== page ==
First Date Behavior

During the interview, Joe exhibited what can be referred to as “first date behavior.” He was laser focused on making a great, if not stellar, first impression. His resume was polished and he said all the right things. He rehearsed his lines and worked in a few memorable catch phrases to settle into the minds of the hiring team. Just like a first date, Joe was on his best behavior and pulled out all the stops to impress. But this wasn’t really who Joe was; it was a performance put on by “actor Joe” to land the job.

It turns out that although Joe certainly had the necessary skills needed to do the job, he did not possess the attitude and motivation to succeed long term at the position. So often in the workplace, people are hired for their skills but fired for their attitude. And had Joe not left the company, this would have been the case here. What’s important to understand is that Joe wasn’t the problem; the hiring system was.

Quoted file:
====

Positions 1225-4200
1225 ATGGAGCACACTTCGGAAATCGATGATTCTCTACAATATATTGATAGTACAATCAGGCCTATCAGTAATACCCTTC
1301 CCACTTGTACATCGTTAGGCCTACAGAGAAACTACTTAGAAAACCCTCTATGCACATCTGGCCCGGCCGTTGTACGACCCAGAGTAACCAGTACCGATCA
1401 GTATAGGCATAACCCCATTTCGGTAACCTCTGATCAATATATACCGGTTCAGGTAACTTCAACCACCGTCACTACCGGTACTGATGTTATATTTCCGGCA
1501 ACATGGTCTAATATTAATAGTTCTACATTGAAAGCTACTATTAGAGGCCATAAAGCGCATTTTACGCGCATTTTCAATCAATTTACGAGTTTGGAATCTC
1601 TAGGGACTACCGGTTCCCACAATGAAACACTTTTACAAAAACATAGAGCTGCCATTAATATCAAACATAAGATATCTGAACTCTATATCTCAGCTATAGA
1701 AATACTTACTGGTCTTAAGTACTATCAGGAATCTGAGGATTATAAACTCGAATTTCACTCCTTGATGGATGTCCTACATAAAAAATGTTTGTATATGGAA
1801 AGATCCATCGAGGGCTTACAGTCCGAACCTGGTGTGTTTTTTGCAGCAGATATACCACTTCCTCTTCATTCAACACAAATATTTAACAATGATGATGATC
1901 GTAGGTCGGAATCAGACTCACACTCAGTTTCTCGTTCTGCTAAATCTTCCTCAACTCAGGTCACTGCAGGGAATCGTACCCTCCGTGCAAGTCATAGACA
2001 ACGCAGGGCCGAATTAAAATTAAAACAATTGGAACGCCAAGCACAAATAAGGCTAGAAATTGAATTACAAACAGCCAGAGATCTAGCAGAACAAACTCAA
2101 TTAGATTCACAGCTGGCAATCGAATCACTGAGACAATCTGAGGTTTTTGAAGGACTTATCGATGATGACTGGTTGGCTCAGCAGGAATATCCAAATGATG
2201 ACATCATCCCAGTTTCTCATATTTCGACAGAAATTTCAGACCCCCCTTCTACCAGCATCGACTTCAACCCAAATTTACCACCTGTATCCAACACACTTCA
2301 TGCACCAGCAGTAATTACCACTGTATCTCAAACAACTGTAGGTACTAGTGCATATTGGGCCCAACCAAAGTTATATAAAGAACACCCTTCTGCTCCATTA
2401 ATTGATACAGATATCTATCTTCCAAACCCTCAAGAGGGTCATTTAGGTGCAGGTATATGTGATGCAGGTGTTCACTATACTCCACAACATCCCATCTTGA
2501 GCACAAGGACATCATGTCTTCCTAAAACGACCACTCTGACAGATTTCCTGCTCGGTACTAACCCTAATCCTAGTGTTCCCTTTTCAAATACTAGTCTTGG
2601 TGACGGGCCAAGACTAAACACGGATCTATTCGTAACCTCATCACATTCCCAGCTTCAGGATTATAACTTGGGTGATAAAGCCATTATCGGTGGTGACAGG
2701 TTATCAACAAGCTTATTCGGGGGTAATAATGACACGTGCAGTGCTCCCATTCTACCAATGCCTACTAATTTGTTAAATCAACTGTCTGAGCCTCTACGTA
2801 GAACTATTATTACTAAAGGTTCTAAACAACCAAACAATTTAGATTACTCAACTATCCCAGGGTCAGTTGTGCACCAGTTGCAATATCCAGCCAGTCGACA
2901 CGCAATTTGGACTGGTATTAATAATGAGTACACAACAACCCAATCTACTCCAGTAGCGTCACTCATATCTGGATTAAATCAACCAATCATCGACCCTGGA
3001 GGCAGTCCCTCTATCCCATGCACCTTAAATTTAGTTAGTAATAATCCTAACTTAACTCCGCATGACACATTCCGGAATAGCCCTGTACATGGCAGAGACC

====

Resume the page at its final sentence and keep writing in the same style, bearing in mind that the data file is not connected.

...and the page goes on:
Defining Job Benchmarking

In this case, the company trusted their instincts when hiring Joe, instead of setting up a solid job benchmark in advance. A job benchmark is a defining a clear and precise description of a job description, including necessary skills needed to succeed. The benchmark should also include areas of consideration such as the ideal employee behaviors and motivators as well as how a person will fit in within the company’s culture. If a benchmark is defined, it’s much easier to compare the results to the results of a candidate. And in doing so, you are able to hire the right candidate for the role.